Japan’s Car Makers Struggle in China

April 2, 2013, 9:47 a.m. ET

Japan’s Car Makers Struggle in China


An overturned Honda police car takes a beating at an anti-Japan protest in Shenzhen last August; lingering bad feelings are still hurting Japanese car makers’ sales in China.

Japan’s three major auto makers suffered continued sales setbacks in China last month, adding urgency to efforts to reignite sales in the vast but increasingly competitive market. Toyota Motor Corp., 7203.TO +1.46% Nissan Motor Co. 7201.TO +1.24% and Honda Motor Co. 7267.TO +1.99% reported year-over-year declines in March as they grapple with a territorial dispute between China and Japan over a group of rocky islands in the East China Sea, a row that inflamed anti-Japanese sentiment in China and caused boycotts and general wariness of Japanese car brands.Nissan said on Tuesday it sold about 110,000 cars in China last month, down 17% from a year earlier. By comparison, its China sales dropped by 14% in the first two months of the year combined. Also on Tuesday, Honda posted a 6.6% fall in March to 61,108 vehicles, compared with a 4% drop in the first two months.

Toyota, Japan’s largest car manufacturer by production, said its China sales slid 12% from a year earlier to 75,900 cars in March, less severe than the 13% drop in combined sales in the first two months of the year compared with a year earlier.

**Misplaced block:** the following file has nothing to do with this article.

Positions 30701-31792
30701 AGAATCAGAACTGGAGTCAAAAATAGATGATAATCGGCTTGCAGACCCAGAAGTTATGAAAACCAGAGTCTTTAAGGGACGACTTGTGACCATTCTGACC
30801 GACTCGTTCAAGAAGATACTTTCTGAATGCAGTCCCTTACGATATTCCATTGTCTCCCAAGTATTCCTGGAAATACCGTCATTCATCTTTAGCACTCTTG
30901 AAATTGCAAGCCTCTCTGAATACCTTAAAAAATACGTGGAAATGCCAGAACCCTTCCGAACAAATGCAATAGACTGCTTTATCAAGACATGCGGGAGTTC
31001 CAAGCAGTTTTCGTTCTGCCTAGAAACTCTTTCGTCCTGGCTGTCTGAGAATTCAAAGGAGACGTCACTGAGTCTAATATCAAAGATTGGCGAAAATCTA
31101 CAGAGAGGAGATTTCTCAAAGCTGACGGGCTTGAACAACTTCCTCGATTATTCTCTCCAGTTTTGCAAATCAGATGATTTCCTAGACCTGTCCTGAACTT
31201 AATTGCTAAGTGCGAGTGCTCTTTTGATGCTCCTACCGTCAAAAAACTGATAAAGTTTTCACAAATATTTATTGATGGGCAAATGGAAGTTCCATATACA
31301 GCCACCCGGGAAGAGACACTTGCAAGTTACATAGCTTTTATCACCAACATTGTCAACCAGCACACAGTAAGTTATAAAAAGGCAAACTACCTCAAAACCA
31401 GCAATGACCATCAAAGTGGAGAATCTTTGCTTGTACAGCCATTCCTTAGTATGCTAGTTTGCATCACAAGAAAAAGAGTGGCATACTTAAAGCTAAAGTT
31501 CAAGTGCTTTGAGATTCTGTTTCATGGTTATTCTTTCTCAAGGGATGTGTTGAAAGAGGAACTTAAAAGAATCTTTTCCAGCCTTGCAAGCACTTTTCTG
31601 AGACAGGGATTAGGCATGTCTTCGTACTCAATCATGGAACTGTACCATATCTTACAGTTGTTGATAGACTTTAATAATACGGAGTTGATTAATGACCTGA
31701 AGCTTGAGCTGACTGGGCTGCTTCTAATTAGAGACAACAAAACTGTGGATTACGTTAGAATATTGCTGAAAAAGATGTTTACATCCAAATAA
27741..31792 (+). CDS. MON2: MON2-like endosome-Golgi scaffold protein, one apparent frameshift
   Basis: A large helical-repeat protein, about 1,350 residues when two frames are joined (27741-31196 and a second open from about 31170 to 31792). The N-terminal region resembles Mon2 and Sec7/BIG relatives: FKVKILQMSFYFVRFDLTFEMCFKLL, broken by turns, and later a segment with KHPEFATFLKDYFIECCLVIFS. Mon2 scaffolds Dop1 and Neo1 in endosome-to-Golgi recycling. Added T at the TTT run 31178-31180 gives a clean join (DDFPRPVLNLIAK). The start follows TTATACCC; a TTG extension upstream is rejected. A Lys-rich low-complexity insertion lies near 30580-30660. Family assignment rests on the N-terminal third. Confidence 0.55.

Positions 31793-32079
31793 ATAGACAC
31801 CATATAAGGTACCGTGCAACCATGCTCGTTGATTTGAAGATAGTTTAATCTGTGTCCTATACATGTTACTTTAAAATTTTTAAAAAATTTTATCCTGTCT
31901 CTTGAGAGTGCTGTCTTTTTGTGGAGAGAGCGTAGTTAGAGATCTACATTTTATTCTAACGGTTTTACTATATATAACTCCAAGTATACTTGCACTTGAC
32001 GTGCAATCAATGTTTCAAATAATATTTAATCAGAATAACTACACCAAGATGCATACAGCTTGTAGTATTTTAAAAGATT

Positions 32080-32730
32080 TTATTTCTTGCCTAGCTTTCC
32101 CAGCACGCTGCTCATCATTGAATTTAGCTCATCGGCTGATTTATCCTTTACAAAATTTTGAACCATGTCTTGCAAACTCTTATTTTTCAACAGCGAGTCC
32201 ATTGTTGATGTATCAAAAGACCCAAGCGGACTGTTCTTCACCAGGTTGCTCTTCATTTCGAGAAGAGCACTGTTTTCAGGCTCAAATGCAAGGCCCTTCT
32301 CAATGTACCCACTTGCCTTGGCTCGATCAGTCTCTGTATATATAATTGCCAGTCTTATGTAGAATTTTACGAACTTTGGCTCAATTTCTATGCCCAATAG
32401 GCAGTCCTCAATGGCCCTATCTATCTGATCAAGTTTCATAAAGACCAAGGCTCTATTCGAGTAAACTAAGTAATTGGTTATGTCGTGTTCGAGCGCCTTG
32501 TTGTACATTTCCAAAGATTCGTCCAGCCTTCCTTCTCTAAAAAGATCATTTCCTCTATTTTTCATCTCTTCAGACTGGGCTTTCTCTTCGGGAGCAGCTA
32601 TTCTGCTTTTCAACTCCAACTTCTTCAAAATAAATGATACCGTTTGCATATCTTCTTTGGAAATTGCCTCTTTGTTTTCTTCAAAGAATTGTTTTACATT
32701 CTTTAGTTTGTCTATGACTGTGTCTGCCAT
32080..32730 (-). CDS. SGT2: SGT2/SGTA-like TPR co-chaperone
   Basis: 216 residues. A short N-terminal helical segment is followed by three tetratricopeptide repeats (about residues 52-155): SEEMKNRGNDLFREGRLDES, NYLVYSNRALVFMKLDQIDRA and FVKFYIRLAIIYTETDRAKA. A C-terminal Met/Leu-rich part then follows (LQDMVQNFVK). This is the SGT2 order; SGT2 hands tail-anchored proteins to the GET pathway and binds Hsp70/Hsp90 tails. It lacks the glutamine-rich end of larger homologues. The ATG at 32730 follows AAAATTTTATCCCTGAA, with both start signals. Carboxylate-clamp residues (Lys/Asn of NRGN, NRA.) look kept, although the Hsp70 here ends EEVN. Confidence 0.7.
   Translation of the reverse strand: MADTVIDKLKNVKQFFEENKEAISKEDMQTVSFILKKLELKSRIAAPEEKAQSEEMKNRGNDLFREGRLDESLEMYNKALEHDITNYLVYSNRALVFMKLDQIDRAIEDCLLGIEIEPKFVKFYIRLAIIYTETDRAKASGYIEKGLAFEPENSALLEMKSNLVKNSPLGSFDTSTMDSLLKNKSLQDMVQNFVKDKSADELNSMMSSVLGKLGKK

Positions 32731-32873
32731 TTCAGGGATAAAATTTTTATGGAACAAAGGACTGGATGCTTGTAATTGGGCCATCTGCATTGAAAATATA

Nissan’s Chinese joint venture said it expects new model launches, a revamped dealer strategy and a concerted reach into China’s heartland to revive its fortunes in the world’s largest auto market. Fumiaki Matsumoto, managing director of Nissan’s passenger car venture with China’s Dongfeng Motor Co., attributed part of the March decline to the arrival of two new models, the new Teana premium sedan and the new Livina, which Nissan will launch later this month. Production and sales of older models virtually stop in the run up to new product launches, the company said.

“I am not disappointed,” he said. “This is in line with our plan-even a little better.”

Honda spokesman Zhu Linjie said the auto maker faced a tough comparison because last year it launched a new version of the CR-V model, boosting March sales. More new models coming this year will underpin sales, he said.